Great Western novella
I bought this book on a recommendation from a friend and enjoyed it, mainly because it’s brief, it’s concise, it’s thrilling and believable and doesn’t talk down to the reader; everything that fiction should be.
Missouri Green is a Western, revolving around the eponymous protagonist, a New Orleans prostitute who tires of her job and decides to make the perilous journey west to California. To help her survive the journey and mine for gold, she buys herself a slave named Jim, a highly-skilled outdoorsman. I can’t help but see this as a blatant reference to Huckleberry Finn, not only because Missouri constantly calls him “N***** Jim,” but because a big part of the plot concerns her learning to respect Jim and view him as a smart, loyal human being.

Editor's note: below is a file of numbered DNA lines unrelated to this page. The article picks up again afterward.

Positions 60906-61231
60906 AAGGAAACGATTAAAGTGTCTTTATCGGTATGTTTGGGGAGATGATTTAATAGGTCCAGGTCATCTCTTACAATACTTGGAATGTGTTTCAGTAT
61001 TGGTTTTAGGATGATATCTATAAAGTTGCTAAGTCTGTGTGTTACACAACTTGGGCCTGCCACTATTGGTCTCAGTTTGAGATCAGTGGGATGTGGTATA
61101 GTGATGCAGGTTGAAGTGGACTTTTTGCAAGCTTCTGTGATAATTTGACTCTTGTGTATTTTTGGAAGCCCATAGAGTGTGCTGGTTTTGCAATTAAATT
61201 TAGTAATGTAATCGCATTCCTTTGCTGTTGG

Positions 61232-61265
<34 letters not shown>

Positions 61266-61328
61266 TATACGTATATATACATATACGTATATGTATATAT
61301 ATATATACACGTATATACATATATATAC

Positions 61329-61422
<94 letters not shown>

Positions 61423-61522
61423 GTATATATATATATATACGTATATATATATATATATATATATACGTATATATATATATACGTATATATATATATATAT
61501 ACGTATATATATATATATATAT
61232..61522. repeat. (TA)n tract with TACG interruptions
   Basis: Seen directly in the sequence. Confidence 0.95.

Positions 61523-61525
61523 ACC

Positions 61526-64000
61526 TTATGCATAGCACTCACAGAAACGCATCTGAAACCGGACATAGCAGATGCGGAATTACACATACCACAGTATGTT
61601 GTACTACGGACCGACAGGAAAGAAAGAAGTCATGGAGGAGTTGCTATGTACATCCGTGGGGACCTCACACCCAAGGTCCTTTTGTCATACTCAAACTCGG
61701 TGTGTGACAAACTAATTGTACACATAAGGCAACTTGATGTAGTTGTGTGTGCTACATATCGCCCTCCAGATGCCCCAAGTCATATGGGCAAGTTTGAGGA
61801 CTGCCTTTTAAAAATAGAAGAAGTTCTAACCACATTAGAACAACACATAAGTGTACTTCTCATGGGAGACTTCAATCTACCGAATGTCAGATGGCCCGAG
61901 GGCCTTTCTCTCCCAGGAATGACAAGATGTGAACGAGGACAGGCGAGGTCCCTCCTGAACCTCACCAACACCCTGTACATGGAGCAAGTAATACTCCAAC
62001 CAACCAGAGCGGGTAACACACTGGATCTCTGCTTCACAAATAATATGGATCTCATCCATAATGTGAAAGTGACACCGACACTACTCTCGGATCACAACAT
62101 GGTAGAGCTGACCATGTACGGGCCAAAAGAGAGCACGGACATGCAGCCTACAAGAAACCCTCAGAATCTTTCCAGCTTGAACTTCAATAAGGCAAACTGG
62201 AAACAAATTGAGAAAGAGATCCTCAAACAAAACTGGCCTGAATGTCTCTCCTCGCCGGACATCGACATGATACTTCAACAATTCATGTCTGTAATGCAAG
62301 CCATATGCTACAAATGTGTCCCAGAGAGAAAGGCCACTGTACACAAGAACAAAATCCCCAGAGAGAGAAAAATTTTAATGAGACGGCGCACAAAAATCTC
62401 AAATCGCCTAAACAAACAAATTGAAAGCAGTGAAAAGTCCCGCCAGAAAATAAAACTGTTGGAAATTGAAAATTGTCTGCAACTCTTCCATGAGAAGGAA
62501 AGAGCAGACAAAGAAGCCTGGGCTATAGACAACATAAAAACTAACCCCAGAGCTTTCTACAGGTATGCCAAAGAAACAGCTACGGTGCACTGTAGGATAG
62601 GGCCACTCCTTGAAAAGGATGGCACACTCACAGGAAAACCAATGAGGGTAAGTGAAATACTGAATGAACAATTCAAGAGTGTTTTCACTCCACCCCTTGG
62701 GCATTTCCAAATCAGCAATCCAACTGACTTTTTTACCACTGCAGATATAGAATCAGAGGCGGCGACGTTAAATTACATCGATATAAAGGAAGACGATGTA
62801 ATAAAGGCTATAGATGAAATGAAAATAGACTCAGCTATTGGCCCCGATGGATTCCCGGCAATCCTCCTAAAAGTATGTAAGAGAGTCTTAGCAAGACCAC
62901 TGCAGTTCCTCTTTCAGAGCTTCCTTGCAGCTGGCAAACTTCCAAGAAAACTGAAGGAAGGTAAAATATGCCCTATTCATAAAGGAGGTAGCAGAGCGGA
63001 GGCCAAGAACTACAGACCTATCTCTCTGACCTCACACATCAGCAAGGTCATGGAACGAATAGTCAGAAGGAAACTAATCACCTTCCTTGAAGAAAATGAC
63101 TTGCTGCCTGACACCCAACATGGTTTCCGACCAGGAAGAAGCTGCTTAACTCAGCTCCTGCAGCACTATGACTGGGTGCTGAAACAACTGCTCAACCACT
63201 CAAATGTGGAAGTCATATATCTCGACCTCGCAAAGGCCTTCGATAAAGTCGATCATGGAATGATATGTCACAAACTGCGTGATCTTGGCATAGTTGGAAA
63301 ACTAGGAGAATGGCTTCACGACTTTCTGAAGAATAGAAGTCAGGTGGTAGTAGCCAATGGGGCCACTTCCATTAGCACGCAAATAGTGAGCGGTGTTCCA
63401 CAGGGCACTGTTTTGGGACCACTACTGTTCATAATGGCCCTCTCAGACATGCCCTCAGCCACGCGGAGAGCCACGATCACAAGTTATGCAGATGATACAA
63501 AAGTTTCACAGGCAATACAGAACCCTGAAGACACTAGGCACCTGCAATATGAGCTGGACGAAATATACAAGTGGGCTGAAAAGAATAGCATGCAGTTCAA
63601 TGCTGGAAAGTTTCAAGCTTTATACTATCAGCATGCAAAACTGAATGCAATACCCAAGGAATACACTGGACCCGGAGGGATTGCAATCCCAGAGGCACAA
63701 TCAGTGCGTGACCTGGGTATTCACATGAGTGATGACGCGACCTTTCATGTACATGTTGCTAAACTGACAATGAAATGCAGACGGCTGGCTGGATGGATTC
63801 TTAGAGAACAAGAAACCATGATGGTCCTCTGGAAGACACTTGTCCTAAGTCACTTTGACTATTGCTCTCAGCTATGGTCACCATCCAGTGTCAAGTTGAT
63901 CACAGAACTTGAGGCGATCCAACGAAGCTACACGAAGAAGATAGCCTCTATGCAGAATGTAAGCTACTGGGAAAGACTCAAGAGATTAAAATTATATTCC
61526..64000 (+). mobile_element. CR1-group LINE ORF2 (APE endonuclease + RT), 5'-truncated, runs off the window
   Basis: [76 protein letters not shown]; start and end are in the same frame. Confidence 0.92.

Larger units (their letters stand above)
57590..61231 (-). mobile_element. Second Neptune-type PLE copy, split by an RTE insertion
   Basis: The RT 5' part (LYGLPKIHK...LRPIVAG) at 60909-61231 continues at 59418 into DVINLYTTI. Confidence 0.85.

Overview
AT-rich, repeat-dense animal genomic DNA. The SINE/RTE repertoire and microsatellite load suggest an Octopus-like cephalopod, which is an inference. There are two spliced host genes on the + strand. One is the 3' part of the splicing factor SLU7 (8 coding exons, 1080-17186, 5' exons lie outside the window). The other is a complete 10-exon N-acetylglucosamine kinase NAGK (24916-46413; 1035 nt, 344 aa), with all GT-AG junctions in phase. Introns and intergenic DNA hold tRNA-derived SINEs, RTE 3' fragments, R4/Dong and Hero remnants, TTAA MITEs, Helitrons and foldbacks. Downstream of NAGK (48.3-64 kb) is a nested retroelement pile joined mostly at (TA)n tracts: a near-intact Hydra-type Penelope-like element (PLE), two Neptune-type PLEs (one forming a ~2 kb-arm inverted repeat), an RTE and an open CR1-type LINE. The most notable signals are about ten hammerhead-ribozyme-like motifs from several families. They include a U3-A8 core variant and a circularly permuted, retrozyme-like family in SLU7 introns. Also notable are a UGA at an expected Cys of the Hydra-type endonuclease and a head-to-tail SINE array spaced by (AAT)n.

Jim himself is depicted with more complexity and depth than you typically get from characters like him. He begins the novel openly resentful of Missouri and even comes close to murdering her a couple of times. None of this feels forced, though, thanks to Fonvielle’s crisp, unpretentious style and economical use of words (the book can be read in less than an hour).
I subtracted one star from the book because of the ending, where the book starts to come apart, but otherwise, Missouri Green is worth a look even if you aren’t normally into this kind of genre fiction.
You can buy the book here for only $1.99 — Missouri Green. Kindle owners who subscribe to Amazon Prime can borrow it for free.